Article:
I love the way the light shines through the trees and how the shadows dance across the road. Beautiful night for a walk.
The true work of art is but a shadow of the divine perfection.
I am not sure what I am most upset about.
1. That we have a litterbug living in these here parts
2. Their cholesterol levels or
3. Their very poor taste in beer.
Which would you choose??
All of this was collected on one very short walk yesterday. I couldn’t carry anymore. Didn’t take a bag – the walk was to be a walk, not a cleanup day.
Some people don’t care for this plant but pokeweed has always been a favorite of mine. These delicate little blossoms will lead the way for the dark purple berries to form and become a wonderful food source for the birds. This plant can absolutely take over but I do love to see it’s distinctive color and style growing on the edges of the woods – it can get big, over 6 feet. The adult plant, roots and berries are toxic so it is important not to eat any part of it. In the past the young shoots may have been eaten after being boiled twice (with water discarded between each boil). I am glad there are easier and better choices for us to eat today. One other fun fact is that the berries were used by Native Americans and early settlers for ink and dye.
This is a picture of Pokeweed early in the season. The berries are now a lovely deep dark purple.
We will have a pretty good pear crop this year!
I will make pear sauce & use it for baking.
Don’t tell Uncle Joey. He light-heartedly teases and says I should leave them for the deer (they have 100 acres to roam, and they have eaten plenty already. They are good.)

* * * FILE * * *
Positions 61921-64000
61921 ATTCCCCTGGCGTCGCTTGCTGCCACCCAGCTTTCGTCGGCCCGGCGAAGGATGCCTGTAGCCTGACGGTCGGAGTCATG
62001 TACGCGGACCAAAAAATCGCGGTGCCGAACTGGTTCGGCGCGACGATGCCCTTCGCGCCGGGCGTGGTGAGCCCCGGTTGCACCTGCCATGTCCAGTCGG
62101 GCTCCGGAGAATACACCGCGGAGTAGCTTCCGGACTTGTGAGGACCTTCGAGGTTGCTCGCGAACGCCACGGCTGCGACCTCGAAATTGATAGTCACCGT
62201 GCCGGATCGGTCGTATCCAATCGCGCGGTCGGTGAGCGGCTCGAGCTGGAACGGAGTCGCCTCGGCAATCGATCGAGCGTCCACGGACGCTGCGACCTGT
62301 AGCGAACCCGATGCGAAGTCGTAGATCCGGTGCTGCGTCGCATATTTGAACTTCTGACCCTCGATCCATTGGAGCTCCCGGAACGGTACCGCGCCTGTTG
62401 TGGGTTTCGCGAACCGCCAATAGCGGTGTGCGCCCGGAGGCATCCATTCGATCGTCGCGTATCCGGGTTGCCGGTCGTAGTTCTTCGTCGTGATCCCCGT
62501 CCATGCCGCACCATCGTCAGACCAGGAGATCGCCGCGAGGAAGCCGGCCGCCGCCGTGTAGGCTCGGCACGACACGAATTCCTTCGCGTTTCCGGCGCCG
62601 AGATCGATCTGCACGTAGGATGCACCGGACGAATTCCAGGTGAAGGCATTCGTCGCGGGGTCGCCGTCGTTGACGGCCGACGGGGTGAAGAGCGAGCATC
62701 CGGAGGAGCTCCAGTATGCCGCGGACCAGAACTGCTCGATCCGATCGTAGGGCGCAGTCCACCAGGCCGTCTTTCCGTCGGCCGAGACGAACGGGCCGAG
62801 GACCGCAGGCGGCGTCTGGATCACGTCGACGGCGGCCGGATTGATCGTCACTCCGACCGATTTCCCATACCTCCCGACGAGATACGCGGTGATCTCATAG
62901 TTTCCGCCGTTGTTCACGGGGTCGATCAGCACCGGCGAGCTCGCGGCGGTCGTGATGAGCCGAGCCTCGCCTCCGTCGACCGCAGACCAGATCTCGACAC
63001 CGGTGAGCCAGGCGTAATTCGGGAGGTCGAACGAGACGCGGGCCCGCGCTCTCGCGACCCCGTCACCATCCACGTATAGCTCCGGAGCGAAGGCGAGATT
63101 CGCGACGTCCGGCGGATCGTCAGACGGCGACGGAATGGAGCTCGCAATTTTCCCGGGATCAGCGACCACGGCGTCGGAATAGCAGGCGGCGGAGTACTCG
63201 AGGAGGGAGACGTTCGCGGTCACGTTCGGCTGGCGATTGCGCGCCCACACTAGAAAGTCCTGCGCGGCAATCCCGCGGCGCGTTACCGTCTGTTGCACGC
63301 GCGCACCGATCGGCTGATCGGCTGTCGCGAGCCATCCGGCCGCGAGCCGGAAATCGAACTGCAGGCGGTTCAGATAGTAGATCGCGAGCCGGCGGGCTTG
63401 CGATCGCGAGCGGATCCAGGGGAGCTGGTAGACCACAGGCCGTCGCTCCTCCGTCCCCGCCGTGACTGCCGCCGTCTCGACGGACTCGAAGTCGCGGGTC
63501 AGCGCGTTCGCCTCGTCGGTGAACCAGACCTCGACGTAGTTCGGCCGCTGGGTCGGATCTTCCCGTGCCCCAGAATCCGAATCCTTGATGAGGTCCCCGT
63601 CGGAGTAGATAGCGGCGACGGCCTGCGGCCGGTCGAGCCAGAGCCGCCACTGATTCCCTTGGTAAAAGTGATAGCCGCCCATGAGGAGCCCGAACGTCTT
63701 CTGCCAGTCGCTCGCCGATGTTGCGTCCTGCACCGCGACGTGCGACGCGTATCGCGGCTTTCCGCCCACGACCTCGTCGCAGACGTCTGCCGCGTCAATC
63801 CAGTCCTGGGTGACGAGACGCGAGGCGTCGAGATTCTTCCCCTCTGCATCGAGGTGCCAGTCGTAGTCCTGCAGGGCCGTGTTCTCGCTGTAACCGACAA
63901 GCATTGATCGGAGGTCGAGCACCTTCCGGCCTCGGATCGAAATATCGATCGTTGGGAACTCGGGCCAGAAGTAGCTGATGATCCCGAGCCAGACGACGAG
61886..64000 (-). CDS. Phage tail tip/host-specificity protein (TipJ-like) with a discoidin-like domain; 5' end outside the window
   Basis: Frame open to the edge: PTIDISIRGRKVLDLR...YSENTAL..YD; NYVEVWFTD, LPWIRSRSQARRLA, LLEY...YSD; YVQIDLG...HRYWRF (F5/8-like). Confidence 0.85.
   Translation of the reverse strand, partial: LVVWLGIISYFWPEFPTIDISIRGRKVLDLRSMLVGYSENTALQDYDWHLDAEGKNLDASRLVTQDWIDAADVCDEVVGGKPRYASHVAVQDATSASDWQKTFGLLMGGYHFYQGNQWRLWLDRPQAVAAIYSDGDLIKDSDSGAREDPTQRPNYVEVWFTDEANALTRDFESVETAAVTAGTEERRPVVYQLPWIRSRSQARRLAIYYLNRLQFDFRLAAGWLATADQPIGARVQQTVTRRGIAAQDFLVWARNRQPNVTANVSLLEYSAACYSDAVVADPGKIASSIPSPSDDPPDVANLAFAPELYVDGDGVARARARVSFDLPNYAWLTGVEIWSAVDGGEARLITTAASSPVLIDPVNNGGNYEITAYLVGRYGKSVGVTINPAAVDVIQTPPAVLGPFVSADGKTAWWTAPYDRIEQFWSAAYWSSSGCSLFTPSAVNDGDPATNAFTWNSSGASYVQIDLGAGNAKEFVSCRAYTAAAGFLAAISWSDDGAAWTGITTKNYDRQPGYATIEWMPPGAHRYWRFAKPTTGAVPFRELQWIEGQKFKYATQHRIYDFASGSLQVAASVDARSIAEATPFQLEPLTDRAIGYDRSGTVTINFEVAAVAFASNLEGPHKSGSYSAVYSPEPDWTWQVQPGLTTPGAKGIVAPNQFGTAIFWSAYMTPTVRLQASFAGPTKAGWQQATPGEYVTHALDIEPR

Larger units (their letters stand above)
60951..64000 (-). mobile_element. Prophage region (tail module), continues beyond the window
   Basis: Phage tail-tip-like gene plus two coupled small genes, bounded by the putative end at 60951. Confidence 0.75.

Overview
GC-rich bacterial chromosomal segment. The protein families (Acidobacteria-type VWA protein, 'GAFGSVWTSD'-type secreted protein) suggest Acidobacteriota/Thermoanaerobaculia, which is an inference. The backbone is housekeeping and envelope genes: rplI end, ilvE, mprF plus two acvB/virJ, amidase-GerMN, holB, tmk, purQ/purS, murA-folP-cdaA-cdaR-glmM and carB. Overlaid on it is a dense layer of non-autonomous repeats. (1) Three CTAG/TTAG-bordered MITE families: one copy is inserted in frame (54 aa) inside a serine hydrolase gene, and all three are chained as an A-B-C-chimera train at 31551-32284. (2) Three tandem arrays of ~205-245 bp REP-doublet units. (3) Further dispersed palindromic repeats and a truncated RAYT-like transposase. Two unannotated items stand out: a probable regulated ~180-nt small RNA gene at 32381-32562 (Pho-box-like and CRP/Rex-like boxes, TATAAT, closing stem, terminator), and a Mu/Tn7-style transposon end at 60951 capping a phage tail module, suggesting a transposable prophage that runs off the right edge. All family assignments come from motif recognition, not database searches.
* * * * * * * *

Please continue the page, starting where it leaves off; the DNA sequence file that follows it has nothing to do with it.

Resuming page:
We don’t have much milkweed around here (something I am working on). Milkweed has a hard enough time and this little one isn’t helping matters at all. Tussock Moth Caterpillars will eat an entire milkweed plant, taking it away from our very special Monarch Caterpillars. The Tussocks will also eat dog bane so they can gently be relocated.
My adventures of living life in the woods are not always flowers & butterflies.
Heading to work early one morning and I came across two crows on the road. They were cleaning up an unfortunate incident and having their morning meal. One of the crows was off to my passenger side and kind of hidden in the shadows. As he took off up and over my car I saw something in his feet. It was all slow motion after that and the words “No, No, NO!!!” came from my mouth as he dropped what was in his feet over the roof of my car – MY SUNROOF WAS OPEN!!! I did not hear it hit the roof of the car and was now completely freaked out that the intestines of something were in my car and more importantly near my one and only cup of coffee! I pulled over to find that his aim was off by only about a foot.
Our Rose of Sharon are really starting to bloom!
Someone that came to our property a few years ago said, “The first thing I would do is rip those out.” I get it. They take over and can be a pain. What this person didn’t know is that they were one of her favorites. They were bought for her by her son as birthday presents. She is the reason we are here. I will trim them and pull any stragglers – as long as we are here, they are not going anywhere.
I was collecting some Black Walnut leaves for the Luna Moth Caterpillars I am raising (that’s another story!) and I came across what I thought was mold. After taking a closer look – they are caterpillars! A lot of them! Turns out I think they are Hickory Tussock Moth Caterpillars and will only eat the leaves from black walnut, pecan, hickory and butternut. They can cause mass destruction and if they eat too much earlier in the season, they could cause permanent damage to the tree, even killing it. Most research says to kill them but I will keep my eye open for more masses and spare them for now. I have only seen this one patch.
Pretty Cranefly resting on some grass. Don’t worry, these big insects to not bite like a mosquito and are harmless. They only live 2 weeks or so in the adult stage, some feeding on nectar and others on nothing at all.
Fun fact: when you find the larvae in the creek it is always fun to watch the reaction of kids (and adults alike) when they realize that the gills are located on it’s back end. Therefore … It breathes out of it’s butt. 🙂